Libya

UN Brokers Meeting Between Rival Libyan Government Heads In Cairo Next Week

The United Nations (UN) on Thursday announced it has arranged for talks between the heads of Libya’s two rival governments next week in Geneva aimed at an reaching an agreement on a constitutional framework for holding elections, reported Africa News.

“(Parliament speaker) Aguila Saleh and President of the High Council of State Khaled Al-Mishri have accepted my invitation to meet at the UN Office at Geneva 28-29 June to discuss the draft constitutional framework for elections,” the UN’s top Libya official Stephanie Williams tweeted.

The UN official commended the heads of the two chambers for committing to seek consensus on the remaining issues after last week’s Joint Committee meeting in Cairo.

The presidential and parliamentary elections were originally set for December last year. But the vote never took place due to several contentious candidacies and deep disagreements over the polls’ legal basis between rival power centers in the east and west of the country.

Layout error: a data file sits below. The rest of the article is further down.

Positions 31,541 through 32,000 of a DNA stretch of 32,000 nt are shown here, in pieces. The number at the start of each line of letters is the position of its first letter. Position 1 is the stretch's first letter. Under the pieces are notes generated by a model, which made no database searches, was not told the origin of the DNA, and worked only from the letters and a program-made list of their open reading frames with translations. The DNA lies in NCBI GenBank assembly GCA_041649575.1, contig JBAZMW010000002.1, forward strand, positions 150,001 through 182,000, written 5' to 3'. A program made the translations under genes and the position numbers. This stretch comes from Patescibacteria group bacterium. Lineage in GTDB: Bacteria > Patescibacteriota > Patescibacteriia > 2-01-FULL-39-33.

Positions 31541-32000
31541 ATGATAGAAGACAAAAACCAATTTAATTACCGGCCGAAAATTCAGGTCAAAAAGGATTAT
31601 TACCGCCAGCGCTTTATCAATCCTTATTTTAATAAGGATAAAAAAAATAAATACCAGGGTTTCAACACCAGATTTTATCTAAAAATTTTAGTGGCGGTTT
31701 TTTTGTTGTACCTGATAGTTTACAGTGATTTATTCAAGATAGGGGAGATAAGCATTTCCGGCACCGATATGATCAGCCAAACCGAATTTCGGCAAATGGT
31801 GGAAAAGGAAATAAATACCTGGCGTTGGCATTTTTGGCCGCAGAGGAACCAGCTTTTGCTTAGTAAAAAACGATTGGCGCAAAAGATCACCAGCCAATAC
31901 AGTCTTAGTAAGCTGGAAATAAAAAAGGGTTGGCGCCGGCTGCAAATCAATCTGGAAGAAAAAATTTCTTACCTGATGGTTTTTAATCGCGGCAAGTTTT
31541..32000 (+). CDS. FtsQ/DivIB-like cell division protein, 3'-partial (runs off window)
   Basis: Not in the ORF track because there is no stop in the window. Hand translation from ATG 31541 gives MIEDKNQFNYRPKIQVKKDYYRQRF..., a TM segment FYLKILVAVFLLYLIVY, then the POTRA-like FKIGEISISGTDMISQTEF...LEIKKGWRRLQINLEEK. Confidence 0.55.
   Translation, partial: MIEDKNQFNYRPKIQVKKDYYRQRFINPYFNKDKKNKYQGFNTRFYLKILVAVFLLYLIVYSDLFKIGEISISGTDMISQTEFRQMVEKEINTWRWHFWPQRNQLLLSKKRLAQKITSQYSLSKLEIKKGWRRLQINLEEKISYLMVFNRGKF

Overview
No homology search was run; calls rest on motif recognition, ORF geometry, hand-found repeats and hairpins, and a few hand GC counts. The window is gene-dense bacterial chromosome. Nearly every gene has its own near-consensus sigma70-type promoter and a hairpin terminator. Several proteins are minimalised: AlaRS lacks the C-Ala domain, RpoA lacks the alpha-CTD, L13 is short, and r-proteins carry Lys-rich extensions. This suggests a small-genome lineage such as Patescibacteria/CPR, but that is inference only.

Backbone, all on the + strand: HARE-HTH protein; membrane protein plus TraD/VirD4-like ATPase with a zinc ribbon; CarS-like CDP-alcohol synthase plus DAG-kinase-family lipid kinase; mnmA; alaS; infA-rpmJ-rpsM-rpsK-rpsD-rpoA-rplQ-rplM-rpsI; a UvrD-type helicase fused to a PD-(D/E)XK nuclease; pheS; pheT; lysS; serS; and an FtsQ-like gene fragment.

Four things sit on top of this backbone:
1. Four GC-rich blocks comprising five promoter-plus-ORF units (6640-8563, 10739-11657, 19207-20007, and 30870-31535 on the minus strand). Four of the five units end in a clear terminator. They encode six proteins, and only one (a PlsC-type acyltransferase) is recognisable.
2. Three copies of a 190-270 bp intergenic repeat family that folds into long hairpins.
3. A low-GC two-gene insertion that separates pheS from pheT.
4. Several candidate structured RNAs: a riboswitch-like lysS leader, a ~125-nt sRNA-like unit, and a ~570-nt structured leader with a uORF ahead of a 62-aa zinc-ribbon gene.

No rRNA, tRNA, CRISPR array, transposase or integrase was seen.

The week-long meeting between the Tripoli-based council and Saleh’s eastern-based House of Representatives, which was held in Cairo last week, failed to reach an agreement over the constitutional basis to hold the presidential and legislative polls.

The two rival governments in Libya, one in the east and the other in the west, have been fighting for power since March. The one in Tripoli, which was launched in early 2021 under the aegis of the UN to lead the transition to elections, and a government formed in March and supported by parliament, which has temporarily taken up residence in Sirte, as it is unable to take up its duties in the capital.

The mandate of the Tripoli-based government, led by Abdelhamid Dbeibah, expired on Wednesday under the UN-brokered deal.

On Wednesday, rival Prime Minister Fathi Bachagha said in a letter to UN Secretary-General Antonio Guterres that it was now up to him to take charge of all efforts to organise elections in Libya as soon as possible.

Caroline Finnegan

A professionnal journalist for the past ten years, I cover global news and economic affairs for The Chief Observer.

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